• granular security - in a high security application you might not want users (even if the "user" is a central app-server) to have direct SELECT permission on the tables or views - instead preferring to wrap the allowed queries in stored procedures that the calling user can be granted EXEC permission; of course a counter-argument there is that a blind EXEC can hide what a stored procedure is doing (so it does something the caller didn't expect), but ultimately if someone has pwned your RDBMS server, you're already toast
  • flexibility - being able to construct SQL to match a specific scenario (for example: the exact combination of 17 search options) can be important to improving performance (compared, in our search example, to 17 and (@someArg is null or row.SomeCol=@someArg) clauses). Tools like LINQ and ORMs rely extensively on runtime query generation to match the queries and model known at runtime, so allowing them to execute ad-hoc parameterized commands is required; it should also be noted that most RDBMS can also execute ad-hoc parameterzied commands from within SQL - via things like sp_executesql from inside a stored procedure

You'll notice that SQL injection is not part of that discussion on the merits of "ad-hoc commands" vs "stored procedures", because parameterization makes it a non-topic.

So: let's assume that we've had the conversation about stored procedures and we've decided to use ad-hoc statements.

What does it mean to "prepare" a statement?

"Preparing a statement" is a sometimes-optional / sometimes-mandatory (depending on the RDBMS) step required to issue ad-hoc SQL commands. Conceptually, it takes our "select * from Orders where CustomerId=@customerId and Status=@Open" query - along with the defined parameters - and says "I'm going to want to run this in a moment; kindly figure out what that means to you and get everything in place". In terms of ADO.NET, this means calling the DbCommand.Prepare() method. There are 3 possible outcomes of a Prepare() call (ignoring errors):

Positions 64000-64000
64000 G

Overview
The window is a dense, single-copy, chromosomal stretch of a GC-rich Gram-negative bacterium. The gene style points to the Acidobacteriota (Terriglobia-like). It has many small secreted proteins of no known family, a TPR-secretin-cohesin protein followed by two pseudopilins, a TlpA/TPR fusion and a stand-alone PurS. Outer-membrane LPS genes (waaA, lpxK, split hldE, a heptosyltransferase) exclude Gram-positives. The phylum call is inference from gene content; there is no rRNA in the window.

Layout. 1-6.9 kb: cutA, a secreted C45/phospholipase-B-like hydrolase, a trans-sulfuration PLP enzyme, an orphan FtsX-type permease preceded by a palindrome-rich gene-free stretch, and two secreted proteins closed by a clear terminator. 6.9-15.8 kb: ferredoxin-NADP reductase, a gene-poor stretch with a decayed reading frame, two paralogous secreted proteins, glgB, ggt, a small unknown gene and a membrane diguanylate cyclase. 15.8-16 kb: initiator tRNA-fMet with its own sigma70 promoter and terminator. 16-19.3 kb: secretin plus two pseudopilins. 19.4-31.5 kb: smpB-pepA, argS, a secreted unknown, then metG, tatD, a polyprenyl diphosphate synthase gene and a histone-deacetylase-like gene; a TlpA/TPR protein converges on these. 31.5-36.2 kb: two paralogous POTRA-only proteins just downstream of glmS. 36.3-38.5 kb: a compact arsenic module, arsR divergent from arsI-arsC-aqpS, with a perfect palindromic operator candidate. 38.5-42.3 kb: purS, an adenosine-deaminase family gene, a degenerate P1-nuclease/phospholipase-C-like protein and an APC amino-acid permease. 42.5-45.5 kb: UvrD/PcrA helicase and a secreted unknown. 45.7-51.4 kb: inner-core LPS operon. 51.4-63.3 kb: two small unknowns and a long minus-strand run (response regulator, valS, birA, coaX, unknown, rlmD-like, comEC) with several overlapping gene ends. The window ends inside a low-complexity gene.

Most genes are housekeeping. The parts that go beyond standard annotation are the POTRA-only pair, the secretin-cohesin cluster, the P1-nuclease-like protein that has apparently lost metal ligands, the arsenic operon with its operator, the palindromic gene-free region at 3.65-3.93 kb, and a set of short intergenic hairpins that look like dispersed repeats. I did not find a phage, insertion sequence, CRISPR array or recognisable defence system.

• it does literally nothing - a no-op; this might commonly be the case if you've told it that you're running a stored procedure (it is already as prepared as it will ever be), or if your chosen RDBMS isn't interested in the concept of prepared statements
  • it runs an additional optional operation that it wouldn't have done otherwise - adding a round trip
  • it runs a required operation that it was otherwise going to do automatically when we executed the query

So on the surface, the best case is that we achieve no benefit (the first and third options). The worst case is that we've added a round trip. You might be thinking "so why does Prepare() exist, if it is only ever harmful?" - and the reason is: I've only talked about running the operation once.

The main scenario in which Prepare() helps us is when you're going to be issuing exactly the same command (including the parameter definition, but not values), on exactly the same connection, many many times, and especially when your RDBMS requires command preparation. In that scenario, preparing a statement can be a very important performance tweak.